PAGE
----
Mexican beef chichilo by Pilar Cabrera: Chichilo de res por Pilar Cabrera

articles Food & Cuisine Recipes

Karen Hursh Graber

Mexican beef chichilo is probably the least known of Oaxaca’s moles. It is one of the only instances where nearly burning the chile gives an intense, smoky taste to the finished product. Pilar Cabrera shares her recipe with us.

Ingredients

  • 3 pounds beef rump roast, cubed
  • ½ medium onion
  • ¼ medium garlic bulb
  • 1 medium chayote
  • 1 cup green beans
  • 2 cups cambray potatoes (small boiling potatoes)
  • 8 Mexican pasilla chiles
  • chilhuacle chiles (or substitute more pasillas)
  • 4 cloves of garlic, peeled
  • ½ medium onion
  • miltomates (small tomatillos)
  • 1 teaspoon mixed aromatic herbs (marjoram, thyme and oregano)
  • 2 black peppercorns
  • 1 whole clove
  • 2 teaspoons vegetable oil or shortening
  • 1 cup masa (cornmeal)
  • 3 avocado leaves
  • salt to taste

Cook the meat with the ½ onion, ¼ garlic bulb and salt to taste in a pressure cooker for 45 minutes.

Boil the chayotes, beans and potatoes until tender.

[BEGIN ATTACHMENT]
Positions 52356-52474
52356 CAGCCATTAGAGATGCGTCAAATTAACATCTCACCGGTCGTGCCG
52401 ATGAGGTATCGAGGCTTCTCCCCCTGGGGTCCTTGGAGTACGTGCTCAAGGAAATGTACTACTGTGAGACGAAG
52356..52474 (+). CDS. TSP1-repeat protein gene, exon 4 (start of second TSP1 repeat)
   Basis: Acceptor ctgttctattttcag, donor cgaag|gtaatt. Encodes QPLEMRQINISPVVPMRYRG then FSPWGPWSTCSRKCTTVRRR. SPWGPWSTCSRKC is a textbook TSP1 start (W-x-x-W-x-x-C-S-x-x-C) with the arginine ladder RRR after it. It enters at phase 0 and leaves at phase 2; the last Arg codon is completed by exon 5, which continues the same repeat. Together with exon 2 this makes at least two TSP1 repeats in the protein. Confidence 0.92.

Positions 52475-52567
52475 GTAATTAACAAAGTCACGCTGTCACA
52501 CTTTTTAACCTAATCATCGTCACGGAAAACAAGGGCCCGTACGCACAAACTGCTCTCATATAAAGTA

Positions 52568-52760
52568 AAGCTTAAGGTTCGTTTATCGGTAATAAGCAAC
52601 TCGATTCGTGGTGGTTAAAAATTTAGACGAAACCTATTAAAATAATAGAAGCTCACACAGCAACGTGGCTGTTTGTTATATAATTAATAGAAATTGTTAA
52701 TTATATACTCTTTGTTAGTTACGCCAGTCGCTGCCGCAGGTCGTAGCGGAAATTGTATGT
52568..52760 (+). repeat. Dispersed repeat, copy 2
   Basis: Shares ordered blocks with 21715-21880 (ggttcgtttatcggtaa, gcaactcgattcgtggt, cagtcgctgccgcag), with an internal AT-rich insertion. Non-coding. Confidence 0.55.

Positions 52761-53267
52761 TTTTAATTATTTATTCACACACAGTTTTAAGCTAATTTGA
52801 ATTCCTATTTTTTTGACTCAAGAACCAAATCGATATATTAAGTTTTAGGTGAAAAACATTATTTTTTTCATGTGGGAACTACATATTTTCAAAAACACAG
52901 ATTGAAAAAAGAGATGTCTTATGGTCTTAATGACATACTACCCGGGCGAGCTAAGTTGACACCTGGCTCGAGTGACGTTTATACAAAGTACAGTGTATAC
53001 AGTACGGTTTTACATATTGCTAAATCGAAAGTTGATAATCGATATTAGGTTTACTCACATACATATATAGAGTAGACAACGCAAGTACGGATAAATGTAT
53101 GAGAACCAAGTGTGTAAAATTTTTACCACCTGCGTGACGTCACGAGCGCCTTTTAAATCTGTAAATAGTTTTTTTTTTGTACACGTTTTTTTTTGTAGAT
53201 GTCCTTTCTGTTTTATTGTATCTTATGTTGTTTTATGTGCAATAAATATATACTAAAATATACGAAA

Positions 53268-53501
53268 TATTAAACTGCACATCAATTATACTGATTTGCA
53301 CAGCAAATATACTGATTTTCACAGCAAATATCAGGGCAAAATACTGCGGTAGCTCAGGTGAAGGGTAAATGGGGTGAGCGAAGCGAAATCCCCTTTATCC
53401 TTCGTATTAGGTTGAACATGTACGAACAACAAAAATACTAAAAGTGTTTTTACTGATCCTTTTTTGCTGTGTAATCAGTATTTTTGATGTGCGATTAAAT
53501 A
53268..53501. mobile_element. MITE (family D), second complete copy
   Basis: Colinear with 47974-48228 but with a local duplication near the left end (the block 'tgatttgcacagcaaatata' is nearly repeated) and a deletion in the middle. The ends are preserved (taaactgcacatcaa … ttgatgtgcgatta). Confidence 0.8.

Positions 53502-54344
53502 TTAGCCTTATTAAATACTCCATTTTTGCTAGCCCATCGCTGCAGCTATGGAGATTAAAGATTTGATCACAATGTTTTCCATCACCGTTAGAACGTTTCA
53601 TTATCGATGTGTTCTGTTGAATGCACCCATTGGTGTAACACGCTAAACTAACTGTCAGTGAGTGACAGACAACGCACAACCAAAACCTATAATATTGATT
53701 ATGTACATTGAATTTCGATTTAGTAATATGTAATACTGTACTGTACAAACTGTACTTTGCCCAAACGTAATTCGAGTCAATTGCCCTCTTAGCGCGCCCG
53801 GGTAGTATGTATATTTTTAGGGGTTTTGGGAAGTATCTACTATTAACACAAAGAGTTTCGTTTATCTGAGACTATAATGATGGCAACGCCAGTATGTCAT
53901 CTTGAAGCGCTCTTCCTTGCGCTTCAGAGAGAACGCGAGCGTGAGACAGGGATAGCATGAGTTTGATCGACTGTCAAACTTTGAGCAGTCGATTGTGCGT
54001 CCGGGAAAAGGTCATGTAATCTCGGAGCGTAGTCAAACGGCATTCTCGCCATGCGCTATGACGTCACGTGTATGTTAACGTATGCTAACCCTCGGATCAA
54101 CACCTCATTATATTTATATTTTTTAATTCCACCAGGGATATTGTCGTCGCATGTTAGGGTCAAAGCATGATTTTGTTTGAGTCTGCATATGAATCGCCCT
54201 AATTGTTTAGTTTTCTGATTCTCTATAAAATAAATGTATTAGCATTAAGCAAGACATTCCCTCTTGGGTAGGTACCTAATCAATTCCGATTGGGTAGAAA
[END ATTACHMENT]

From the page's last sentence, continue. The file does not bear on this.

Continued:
Wipe the chiles clean with a damp cloth and remove the stems, veins and seeds. Roast the chiles, garlic, onion and miltomate on a dry comal or griddle. When the chiles are completely black and almost begin to burn, remove all roasting ingredients from heat.

Soak the chiles in 3 cups of hot water. Once soft, place in a blender with the roasted garlic, onion, miltomate, aromatic herbs, peppercorns and clove.

Strain the blended mixture into a medium size pot in which the oil has been heated. Fry for 10 minutes on medium heat. To this mixture, add 3 cups of the meat broth from the boiled meat and cook 5 minutes.

In a blender, liquefy the masa with a little of the broth and pour into the pot, stirring constantly to avoid lumps or sticking.

Add the avocado leaves and salt to taste, cook for 10 more minutes on low heat, stirring constantly. Add the meat and vegetables before serving. Serves 6.

 

Link to source articles
Mexican wines: Perfect pairings with holiday dishes
A Oaxaca culinary ambassador: an interview with Chef Pilar Cabrera
 

Published or Updated on: March 1, 2011 by Karen Hursh Graber © 2011
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